Before beginning any treatment on your marble surface, it’s important to identify whether your marble is stained or etched. Stains and Etches get treated differently!
How do you tell the difference between a marble stain or etch, you ask?
Here’s a simple way to tell the difference! If the affected area is darker than the natural stone’s color, it’s likely a stain. If the affected area is lighter than the natural stone’s color, it’s likely an etch.
Some examples of each to help give you a visual understanding:
Notice the large blot in the middle of the counter-top image below. You can clearly see the marks are darker than the stone’s natural surface.
Alternatively, notice the large blot in the middle of this counter-top image. You can see the marks are lighter than the stone’s surface in this example.
Why the problem?
Okay, so now we can identify between marble stain or etch, but what causes them?
The most important thing to keep in mind about your natural stone is that it is absorbent. Like a sponge, your stone is porous – meaning that liquid spills can seep into the stone and cause these discolourations or dullness.
Marble staining occurs when a liquid is absorbed into the stone and is trapped beneath the surface. It is essential you ensure your surfaces are always properly sealed to prevent stains from occurring in the first place.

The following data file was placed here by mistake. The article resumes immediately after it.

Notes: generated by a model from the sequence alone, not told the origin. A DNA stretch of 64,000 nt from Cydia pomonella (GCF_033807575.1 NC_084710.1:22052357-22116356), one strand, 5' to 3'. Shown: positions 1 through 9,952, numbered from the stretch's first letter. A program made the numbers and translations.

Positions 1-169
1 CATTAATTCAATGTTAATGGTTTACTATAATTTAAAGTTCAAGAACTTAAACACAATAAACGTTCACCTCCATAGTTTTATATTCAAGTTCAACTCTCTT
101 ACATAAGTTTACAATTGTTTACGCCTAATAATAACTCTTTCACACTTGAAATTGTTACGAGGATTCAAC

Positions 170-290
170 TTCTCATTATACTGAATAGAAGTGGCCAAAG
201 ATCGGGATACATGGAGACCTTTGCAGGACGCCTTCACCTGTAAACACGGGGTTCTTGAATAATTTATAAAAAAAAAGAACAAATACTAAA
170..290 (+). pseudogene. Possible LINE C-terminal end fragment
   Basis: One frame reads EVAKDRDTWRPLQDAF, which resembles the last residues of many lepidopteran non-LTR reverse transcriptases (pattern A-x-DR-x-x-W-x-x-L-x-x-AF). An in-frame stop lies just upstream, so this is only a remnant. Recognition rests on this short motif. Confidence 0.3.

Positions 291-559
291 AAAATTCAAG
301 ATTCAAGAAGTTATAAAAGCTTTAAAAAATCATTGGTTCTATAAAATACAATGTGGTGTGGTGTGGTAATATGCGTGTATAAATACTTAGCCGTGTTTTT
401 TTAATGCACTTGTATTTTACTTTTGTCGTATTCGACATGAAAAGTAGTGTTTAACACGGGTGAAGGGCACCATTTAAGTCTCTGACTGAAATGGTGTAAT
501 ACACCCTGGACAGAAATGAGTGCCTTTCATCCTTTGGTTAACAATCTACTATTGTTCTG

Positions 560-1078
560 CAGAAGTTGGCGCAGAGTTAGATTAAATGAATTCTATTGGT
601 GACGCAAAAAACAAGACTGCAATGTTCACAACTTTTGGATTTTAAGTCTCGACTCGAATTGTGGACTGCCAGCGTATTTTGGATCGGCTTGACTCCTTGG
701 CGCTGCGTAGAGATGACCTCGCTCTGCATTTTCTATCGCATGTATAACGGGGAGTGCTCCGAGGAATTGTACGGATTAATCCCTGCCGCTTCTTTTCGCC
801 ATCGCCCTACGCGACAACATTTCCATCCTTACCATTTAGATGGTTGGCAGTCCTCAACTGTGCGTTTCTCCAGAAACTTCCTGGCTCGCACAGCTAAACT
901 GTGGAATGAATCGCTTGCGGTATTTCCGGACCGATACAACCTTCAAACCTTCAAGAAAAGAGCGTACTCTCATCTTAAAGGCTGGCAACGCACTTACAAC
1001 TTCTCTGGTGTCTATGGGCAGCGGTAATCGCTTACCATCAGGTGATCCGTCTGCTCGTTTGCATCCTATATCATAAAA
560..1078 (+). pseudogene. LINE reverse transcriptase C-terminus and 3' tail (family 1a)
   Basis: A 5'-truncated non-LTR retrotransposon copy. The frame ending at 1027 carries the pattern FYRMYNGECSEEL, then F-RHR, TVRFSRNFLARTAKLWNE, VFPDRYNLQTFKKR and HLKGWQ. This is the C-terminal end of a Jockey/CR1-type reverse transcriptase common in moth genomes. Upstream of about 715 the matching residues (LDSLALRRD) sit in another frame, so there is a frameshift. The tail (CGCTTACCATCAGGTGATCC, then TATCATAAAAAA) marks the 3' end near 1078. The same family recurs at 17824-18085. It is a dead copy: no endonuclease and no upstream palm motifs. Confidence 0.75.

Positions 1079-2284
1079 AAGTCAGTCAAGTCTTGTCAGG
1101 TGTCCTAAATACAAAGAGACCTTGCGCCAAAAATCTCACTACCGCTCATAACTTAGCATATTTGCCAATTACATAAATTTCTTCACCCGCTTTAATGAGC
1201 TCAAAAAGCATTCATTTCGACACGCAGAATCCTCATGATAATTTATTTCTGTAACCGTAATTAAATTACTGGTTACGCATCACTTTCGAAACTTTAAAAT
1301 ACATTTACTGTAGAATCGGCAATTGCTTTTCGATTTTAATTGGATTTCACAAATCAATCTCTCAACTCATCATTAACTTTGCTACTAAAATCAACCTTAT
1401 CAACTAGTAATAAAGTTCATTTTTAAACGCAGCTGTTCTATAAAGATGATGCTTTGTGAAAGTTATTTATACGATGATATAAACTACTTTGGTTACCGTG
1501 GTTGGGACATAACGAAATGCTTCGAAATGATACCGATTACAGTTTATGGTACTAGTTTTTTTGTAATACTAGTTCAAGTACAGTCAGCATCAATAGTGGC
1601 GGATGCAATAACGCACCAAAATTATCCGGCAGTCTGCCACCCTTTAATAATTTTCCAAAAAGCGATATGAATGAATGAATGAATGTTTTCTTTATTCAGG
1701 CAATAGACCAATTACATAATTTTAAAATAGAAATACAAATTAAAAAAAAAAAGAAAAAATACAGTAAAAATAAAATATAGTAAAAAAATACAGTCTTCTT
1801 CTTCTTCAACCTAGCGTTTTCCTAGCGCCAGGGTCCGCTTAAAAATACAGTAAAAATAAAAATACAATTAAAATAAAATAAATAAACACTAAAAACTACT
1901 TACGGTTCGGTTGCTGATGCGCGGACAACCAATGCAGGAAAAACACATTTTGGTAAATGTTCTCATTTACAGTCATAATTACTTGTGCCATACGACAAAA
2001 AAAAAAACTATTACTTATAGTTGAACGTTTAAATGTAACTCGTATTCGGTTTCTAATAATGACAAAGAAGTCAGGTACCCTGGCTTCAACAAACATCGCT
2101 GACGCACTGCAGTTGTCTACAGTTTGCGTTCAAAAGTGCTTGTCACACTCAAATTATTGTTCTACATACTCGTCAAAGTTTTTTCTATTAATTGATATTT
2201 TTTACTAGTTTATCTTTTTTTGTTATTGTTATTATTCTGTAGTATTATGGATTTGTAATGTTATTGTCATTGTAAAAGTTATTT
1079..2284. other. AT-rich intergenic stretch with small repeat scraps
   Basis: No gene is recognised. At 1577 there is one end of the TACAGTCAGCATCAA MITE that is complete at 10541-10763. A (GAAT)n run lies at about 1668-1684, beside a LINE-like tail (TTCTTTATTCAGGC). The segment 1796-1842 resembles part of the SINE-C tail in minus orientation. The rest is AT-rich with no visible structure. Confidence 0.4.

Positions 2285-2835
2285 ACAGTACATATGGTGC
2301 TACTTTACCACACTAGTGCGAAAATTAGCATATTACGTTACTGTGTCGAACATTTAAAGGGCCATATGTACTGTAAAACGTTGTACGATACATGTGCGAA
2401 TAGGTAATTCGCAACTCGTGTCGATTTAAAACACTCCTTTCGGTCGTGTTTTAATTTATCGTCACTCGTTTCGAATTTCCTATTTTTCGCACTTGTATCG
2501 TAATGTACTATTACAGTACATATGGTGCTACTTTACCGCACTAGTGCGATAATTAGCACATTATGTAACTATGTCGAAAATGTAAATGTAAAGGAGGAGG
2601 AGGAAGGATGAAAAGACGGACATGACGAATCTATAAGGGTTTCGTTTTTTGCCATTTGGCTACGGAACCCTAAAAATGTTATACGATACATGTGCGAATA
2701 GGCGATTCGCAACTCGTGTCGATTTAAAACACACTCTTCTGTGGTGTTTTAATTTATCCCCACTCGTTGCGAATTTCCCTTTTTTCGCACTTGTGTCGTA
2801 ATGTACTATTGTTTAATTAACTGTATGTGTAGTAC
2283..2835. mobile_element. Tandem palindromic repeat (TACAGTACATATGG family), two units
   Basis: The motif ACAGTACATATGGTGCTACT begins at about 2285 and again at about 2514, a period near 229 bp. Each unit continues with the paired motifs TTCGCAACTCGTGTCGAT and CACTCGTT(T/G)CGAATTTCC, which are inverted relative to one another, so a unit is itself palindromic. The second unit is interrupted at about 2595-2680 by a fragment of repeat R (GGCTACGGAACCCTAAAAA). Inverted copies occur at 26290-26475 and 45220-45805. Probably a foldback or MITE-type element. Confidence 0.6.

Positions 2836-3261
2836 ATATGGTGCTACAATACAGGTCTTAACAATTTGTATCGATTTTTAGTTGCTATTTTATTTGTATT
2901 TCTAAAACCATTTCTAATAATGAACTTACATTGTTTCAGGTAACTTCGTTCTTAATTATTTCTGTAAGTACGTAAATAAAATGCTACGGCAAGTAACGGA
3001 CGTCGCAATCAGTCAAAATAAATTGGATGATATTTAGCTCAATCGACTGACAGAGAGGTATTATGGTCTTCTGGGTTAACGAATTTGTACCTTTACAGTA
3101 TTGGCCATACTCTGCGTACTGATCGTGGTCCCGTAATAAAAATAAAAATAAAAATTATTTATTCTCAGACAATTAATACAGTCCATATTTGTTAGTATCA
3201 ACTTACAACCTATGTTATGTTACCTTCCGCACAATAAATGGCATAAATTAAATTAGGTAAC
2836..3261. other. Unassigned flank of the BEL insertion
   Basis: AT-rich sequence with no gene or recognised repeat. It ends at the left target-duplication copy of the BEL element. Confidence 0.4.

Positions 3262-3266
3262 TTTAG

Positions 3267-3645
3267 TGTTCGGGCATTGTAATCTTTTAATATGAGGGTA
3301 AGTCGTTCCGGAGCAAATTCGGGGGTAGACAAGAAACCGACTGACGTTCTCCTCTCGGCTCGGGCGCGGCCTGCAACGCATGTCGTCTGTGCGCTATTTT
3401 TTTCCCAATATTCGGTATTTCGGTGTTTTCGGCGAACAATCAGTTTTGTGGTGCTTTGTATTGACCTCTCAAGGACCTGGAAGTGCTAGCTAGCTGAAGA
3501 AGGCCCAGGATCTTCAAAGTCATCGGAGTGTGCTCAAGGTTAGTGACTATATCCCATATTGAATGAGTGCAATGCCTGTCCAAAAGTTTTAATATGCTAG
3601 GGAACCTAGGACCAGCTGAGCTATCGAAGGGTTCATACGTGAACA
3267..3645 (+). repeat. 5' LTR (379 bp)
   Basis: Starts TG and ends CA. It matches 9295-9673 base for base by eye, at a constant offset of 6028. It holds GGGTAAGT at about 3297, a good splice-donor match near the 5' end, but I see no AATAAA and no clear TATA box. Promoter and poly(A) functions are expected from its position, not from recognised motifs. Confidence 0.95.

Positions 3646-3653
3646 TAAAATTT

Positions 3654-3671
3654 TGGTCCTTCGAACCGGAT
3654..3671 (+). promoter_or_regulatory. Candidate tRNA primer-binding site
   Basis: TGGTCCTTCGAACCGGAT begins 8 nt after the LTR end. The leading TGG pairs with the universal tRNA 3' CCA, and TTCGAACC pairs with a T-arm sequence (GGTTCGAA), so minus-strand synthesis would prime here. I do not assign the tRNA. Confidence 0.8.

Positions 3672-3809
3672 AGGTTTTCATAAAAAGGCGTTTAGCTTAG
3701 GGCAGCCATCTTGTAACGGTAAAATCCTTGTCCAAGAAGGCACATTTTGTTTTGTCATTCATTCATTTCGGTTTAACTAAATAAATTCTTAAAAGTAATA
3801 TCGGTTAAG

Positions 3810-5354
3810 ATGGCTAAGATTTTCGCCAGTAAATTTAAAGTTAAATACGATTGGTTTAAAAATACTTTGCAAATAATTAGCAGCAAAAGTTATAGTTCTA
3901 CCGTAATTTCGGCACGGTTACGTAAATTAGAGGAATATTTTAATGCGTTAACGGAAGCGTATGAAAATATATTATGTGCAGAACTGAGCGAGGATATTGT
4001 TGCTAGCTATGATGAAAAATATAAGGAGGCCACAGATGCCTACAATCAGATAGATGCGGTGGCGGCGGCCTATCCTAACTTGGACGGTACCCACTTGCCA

Stone etching is mostly caused by acidic liquids. The acidic liquids corrode the stone surface, eating away at the finish, resulting in the etched look. It only takes mere seconds after spilling for these deficiencies to appear!
Common household liquids that can be responsible for your discolourations include bleach, citrus, citrus-based products, alcohol and alcohol-based products, sodas, ink, rust, urine, coffee, cooking oils, and hand lotions… to name a few.
Many make the mistake of using improper cleaning products for their stone floors or countertops. Always be attentive about the make-up of certain cleaning products, as many can lead to damaging the stone, sealer, and even making the affected areas worse. We highly recommend MC24 for marble floors and R311 Spray for countertops as daily cleaners.
Treating stains vs etches
- Remore Stains with Poultice – To safely and properly remove stains from marble surfaces use wet poultice to absorb the stain from the natural stone. Learn more about stain removal and how to use poultice here.
- Remove Etches with the Marble Refinishing Kit -We put together a simple DIY solution to remove marble etching. The Marble Refinishing Kit contains everything you need to properly and safely remove etches. Learn more about the Marble Refinishing Kit here.
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Please help. I sanded and polished my black marble hearth to remove etching and now there is a huge milky area with tiny bright white dots all over it.
It would likely be the polish you used, it’s hard to say without actually seeing it. If you’d like you can send us some photo’s from our consultation form.
An option we would suggest would be to try our refinishing kit, it is quite useful especially for small areas.
Don’t hesitate to contact us if you have any further questions or concerns.
Do you have a kit to restore shine to a travertine bathroom floor? I’d like to try the kit before committing to having floor professionally done. Bathroom is very small approx 6×4.
Would one kit do the job? Thanks you for your help.
One kit might be enough if it’s not very bad shape. It will take some effort, though!